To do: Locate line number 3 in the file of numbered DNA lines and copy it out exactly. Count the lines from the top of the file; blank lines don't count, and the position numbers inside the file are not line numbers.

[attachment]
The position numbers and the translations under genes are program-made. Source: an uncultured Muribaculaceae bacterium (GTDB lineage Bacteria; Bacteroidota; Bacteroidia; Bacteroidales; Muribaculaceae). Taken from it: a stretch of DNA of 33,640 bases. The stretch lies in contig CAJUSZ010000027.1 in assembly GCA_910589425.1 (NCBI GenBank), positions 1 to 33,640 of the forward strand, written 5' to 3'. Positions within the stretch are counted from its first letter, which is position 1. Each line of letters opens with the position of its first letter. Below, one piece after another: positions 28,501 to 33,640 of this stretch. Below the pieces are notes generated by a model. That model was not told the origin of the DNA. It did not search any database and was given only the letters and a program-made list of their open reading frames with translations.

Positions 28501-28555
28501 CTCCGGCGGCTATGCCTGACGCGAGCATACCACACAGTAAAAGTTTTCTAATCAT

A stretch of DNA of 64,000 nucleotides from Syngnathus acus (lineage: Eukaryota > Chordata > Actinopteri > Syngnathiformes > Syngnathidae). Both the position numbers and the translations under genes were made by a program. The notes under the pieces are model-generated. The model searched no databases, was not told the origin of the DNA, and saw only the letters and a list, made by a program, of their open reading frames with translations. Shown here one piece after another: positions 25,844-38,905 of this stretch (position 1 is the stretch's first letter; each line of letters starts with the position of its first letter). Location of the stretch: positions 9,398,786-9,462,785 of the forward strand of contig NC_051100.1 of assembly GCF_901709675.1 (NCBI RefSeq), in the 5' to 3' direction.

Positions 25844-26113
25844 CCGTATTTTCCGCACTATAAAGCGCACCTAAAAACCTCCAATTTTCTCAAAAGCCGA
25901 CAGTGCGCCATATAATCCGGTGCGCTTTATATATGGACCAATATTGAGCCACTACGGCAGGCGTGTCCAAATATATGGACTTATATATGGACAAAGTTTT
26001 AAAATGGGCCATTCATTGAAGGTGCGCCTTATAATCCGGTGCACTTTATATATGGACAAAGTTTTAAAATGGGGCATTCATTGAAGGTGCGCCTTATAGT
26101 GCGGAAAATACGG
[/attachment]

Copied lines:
28501 CTCCGGCGGCTATGCCTGACGCGAGCATACCACACAGTAAAAGTTTTCTAATCAT